tioned to him. Maximilian being in Flanders with the King r,ff[ r '-rt<-
of Cajlile his Grandfon, Henry fent the Bifhop of Win- *X;
chejltr, with Doctor Cuthbert Tunftal, to renew the Nc- ,: "
gotiation with him, acquainting him withal, if he would H -' r ' j: '"
appoint a convenient place, he would come and confer
with him in perfon. The Emperor, who had never in-
tended to refign the Empire to him, and ftill lef. at that
time, very civilly anfwered, that to fave the King the
trouble of croffing the Sea, he would come himfelf and
confer with him in England. But when the Ambaffo
dors preffed him upon the affair they were charged with,
they found he fought only to evade his own offer. On !
while he faid, he would refign the Empire to Henry, but
firft would try to obtain of the Diet, that himfelf and
Polterity might preferve the title of King of the Romans.
Another while, he talked of making Charles hi:; Grand-
fon Emperor, Henry King of the Ramans, Ferdinand
Brother to Charles, King of Aujlria, and himfelf onlv
Marfhal of the Empire. Thele Alterations convinced
the Ambaffadors, nothing was to be expected from the
Negotiation; and acquainting the King, he was fatisficd
Maximilian had no other defign than to draw Money
from him.

There was this year an Infurrection of the London r "f"
Apprentices againft foreign Tradefmen, wherein fome H ,n
perl'ons loft their Lives. But it was appeafed by the pu- Stow,
nifhment of fome of the Seditious, who were hanged in ""WoifR-
the principal Streets of the City (1).

This fame year the Sweating Sicknefs made great ra- tteSm «.
vages in the Kingdom, and efpecially at London. Muft '"/ ■' " ''■,'
of thofe that were feized with it, died within three hours, s .^ w "_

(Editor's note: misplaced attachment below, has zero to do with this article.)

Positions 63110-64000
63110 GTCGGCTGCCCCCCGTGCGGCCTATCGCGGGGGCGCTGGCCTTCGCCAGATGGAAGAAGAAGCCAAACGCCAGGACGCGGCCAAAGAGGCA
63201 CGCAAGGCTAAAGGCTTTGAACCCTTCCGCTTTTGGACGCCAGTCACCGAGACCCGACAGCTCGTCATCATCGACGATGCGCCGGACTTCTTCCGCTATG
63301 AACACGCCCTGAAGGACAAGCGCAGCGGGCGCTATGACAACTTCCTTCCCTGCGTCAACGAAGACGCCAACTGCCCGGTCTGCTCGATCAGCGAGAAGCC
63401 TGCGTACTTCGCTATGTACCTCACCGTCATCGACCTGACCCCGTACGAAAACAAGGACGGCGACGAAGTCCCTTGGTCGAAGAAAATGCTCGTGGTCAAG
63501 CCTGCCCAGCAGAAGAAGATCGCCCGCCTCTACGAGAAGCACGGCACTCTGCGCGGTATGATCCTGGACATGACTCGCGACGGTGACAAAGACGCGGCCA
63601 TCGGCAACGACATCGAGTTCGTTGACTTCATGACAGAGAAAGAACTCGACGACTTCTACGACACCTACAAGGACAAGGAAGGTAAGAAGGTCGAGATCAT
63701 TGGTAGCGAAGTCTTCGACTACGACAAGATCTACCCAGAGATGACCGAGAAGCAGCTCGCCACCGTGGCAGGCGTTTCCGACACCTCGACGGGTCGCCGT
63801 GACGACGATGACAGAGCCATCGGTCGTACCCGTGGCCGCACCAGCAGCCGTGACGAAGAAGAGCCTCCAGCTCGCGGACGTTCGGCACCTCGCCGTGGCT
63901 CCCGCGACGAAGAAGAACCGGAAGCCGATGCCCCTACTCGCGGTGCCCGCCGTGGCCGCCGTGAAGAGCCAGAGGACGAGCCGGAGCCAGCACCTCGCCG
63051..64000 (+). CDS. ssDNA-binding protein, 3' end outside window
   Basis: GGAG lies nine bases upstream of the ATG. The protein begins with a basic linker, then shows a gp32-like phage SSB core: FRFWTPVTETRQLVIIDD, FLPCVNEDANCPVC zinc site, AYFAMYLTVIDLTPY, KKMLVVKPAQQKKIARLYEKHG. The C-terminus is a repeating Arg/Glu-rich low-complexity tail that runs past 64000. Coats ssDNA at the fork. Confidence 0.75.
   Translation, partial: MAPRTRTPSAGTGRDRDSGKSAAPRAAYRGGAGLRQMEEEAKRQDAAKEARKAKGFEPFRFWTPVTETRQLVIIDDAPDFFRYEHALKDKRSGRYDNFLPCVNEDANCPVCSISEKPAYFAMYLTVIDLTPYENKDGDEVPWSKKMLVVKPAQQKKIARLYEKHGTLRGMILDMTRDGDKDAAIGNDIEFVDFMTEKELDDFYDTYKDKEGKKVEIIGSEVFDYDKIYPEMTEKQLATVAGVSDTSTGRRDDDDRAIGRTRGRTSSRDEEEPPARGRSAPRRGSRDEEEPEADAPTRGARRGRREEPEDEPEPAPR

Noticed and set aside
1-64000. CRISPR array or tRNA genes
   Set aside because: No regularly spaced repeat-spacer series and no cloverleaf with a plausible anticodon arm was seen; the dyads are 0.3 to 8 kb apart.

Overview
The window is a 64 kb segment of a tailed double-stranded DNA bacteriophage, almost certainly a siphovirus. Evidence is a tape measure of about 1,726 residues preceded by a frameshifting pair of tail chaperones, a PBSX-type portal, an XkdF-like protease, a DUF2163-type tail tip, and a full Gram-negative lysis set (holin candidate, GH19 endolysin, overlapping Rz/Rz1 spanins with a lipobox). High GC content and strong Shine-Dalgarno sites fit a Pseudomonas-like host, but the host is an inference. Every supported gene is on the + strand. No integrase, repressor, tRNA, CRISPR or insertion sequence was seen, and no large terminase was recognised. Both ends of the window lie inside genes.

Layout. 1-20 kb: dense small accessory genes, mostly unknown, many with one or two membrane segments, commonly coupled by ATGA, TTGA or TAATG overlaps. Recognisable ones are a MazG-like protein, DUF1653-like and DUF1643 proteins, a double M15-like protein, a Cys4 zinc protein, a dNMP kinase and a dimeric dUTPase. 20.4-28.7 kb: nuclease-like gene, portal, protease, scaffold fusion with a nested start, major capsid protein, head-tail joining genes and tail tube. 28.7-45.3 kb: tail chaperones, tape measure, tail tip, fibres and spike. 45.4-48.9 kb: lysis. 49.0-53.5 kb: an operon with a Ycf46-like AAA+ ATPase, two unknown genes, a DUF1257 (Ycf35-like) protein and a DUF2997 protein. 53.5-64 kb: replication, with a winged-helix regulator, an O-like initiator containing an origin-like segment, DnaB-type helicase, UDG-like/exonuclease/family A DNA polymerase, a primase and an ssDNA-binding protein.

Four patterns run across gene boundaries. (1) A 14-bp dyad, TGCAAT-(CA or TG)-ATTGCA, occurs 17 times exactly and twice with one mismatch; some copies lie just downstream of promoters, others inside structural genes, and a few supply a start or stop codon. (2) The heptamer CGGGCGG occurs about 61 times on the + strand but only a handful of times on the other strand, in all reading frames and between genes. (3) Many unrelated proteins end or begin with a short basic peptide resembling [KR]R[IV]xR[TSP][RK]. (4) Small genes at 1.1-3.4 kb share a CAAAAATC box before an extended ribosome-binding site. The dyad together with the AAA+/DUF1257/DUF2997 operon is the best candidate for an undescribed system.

and no cure could be found. As this Diftemper was pe-
culiar to England, it was called Sudor Anglicus, or the En-
gl ifh Siveat (2).

The affairs of Scotland were ftill in great difordcr, by Again f
reafon of the Factions in the Kingdom. Alexander Hume j ,c,tl - lnd '
and his Brother William, after feveral Pardons, were at Herbert- '
laft beheaded (1). After the death of the two Brothers, PoL Virg.
the Duke of Albany, hoping Scotland would be in perfect
Tranquillity, refolved to take a Journey into France,
promifing to return in few Months. But being detained
there longer than he expected, by accidents mentioned
hereafter, the affairs of Scotland fell into very great con-
fufion, becaufe of the Dillenfions of the great Men, which
were inflamed by thofe who defigncd to take advantage
of them.

Mean while, the Pope eameftlv pufhed the affair of , - j ^_
the pretended War, contriving, with the Ambaffadors re- L:o X fci
fiding at his Court, projects which would have required L -S' ; "

r-, 1 „i n • r 11 1 it ■ lollieite tbi

more Zeal than Princes ufually have, and greater Union Cro&oe.
among them. To execute his defigns, he fhould have Guicciard.
amaffed vaft Sums of Money, and that was the fecret in- Holkngfh.
tent of the League propofed by the Pope, of which he was